SHAWNEE, Okla. -- Pratts Well Market, an ambitious natural foods store and the largest one of its kind in the Oklahoma City area, closed last month.
After remodeling, the six-month-old store in Edmond, Okla., will reopen later this year as more of a conventional-format supermarket with a heavy emphasis on organics, Pratts Foods here has reported.
It was heavily publicized in the days before and after its opening by Chief Executive Officer J.B. Pratt, and was an outgrowth of his conventional supermarket operation.
It went beyond the other chains in that it had a doctor, a pharmacist, an exercise physiologist and a registered dietitian on the premises.
It was the biggest natural foods store in the Oklahoma City market -- neither Whole Foods Markets or Wild Oats Markets has stores there -- and its demise raises questions about the ability for this type of large-format natural foods store to succeed at this time in smaller Midwestern demographic areas.
Executives at Pratts Foods did not return multiple calls for comment. When reached in one brief call, Darrell Prather, director of operations, declined comment, deferring to a short media release put out by the company, which now has seven conventional stores.
The statement said the store is "undergoing an extensive merchandising overhaul," and most aspects of the Well Market Concept will be retained while conventional items are added to the product mix. The time of the reopening will be set when the new design is completed in early 2002.
The store had been doing well from its opening on June 24 until Sept. 11, said Dr. Dale Peterson, the physician who had an office in the store where he worked four days a week. "The store opened, people loved it, it was growing and growing and growing. I was told the week before the attacks that it had reached the break-even point. But the week after the attacks, it was like a ghost town; people just stopped coming," he said.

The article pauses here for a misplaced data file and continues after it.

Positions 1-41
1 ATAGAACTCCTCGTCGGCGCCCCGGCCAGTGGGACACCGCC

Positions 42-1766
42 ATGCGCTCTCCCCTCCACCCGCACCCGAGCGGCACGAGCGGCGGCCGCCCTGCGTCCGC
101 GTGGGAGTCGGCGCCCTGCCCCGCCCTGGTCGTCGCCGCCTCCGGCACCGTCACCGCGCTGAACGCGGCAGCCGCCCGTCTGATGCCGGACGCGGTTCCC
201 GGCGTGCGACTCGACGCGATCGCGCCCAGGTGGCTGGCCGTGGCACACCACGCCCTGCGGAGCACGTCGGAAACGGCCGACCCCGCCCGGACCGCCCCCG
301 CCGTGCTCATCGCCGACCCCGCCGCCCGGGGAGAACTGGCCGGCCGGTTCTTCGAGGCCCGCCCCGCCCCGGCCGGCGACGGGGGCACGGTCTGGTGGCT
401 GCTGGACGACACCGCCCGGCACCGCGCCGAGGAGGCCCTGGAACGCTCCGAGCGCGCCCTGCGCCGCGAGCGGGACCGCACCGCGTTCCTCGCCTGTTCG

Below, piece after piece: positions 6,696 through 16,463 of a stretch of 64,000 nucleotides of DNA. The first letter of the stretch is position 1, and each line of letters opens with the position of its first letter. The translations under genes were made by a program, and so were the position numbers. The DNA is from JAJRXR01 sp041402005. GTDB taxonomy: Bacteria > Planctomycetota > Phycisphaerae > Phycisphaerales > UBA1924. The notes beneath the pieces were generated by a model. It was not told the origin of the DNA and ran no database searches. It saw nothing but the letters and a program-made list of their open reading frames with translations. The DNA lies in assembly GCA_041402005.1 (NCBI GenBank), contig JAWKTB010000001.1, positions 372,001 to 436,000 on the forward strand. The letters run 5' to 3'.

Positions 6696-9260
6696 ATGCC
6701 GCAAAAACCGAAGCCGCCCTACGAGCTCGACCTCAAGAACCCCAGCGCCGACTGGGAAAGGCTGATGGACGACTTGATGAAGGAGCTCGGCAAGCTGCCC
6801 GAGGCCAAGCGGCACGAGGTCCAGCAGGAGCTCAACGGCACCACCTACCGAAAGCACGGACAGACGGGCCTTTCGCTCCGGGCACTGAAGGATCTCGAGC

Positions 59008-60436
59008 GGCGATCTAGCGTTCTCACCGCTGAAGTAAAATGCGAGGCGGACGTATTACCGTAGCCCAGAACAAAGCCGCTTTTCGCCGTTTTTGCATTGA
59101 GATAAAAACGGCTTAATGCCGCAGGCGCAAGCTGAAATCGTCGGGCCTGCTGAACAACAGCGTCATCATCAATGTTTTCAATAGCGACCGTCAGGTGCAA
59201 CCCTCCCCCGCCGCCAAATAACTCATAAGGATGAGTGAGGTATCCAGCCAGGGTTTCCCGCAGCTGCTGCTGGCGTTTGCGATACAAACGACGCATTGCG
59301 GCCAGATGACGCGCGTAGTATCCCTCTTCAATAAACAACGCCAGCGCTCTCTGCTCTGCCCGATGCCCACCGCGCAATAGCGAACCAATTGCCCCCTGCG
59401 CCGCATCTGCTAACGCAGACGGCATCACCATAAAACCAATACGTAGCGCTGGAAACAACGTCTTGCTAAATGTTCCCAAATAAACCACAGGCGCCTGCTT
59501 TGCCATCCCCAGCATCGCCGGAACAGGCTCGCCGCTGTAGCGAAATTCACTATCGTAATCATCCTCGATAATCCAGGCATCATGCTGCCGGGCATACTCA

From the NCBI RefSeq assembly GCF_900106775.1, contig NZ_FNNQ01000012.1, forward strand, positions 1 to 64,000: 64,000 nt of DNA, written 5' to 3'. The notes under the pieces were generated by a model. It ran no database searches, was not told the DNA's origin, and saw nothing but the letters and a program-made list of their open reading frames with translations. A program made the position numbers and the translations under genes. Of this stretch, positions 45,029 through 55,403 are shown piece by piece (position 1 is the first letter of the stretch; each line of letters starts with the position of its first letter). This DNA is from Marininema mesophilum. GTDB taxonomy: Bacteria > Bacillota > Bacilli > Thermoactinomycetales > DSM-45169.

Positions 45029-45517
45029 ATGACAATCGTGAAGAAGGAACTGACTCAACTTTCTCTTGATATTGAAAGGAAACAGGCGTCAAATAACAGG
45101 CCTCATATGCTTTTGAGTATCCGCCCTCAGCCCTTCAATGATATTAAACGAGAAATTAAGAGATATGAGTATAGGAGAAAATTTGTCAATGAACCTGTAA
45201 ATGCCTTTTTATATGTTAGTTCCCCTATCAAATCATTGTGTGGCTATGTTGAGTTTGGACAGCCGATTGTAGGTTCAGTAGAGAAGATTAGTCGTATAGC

Nationwide, organics sales declined after Sept. 11, but recovered by mid-October, said Greg Badishkanian, vice president of equity research, Salomon Smith Barney, New York. But it was a different story in Oklahoma City, said Peterson, who attributed a prolonged slump in part to the store only being open a short time and also to sensitivity in the region because of the previous bombing attack in that city.
"It's hard to find a business in Oklahoma that was not hit very hard by the Trade Center attacks. It brought back a lot of painful memories for people and they just cut back on everything," he said.
At the Organic Trade Association, Greenfield, Mass., Executive Director Katherine DiMatteo said Pratt was an active member with whom she spoke frequently. In November, he told her that consumers in Oklahoma City were reacting much more strongly to the events of Sept. 11 than people elsewhere. Since then, she said she has confirmed that this is the case in many markets in the middle of the country.
"They didn't get the bounce-back and that strong continued interest in purchasing organics that seems to be happening on the coasts. People are making choices to be a little more frugal," she said.
DiMatteo and others commented that J.B. Pratt was profoundly disappointed in the closing of this store, which he had put much time, money and effort into. He is widely regarded as a leader in putting organics and natural products into his other conventional stores, she said. "J.B. was always taking risks," she said.
Some people contacted by SN speculated that the demographics in Oklahoma City may not be ready for such an ambitious retail presentation of natural foods.
"I thought it was a nice store," said an executive with a competitive supermarket company, who asked not to be identified. "I just think that for Oklahoma, it's about five years off. You have too many price-oriented people here and organics are not price-oriented."
"When I think about markets that would support that kind of niche, I don't think of Oklahoma," said Ken Robb, principal, Technomic, Chicago. Robb, a former senior vice president of marketing of Dick's Supermarkets, heads Technomic's retail consulting practice. "Pratt is a good, strong operator, so I don't think the question was one of execution. It was a problem of demographics. They tried to do something very creative and the market didn't support it."
Peterson disagreed. "The store would have thrived had it not been for the abrupt downturn on Sept. 11. There's no question in my mind about that. People here are still kind of shell-shocked from what we went through with the Oklahoma City bombing a few years ago," he said.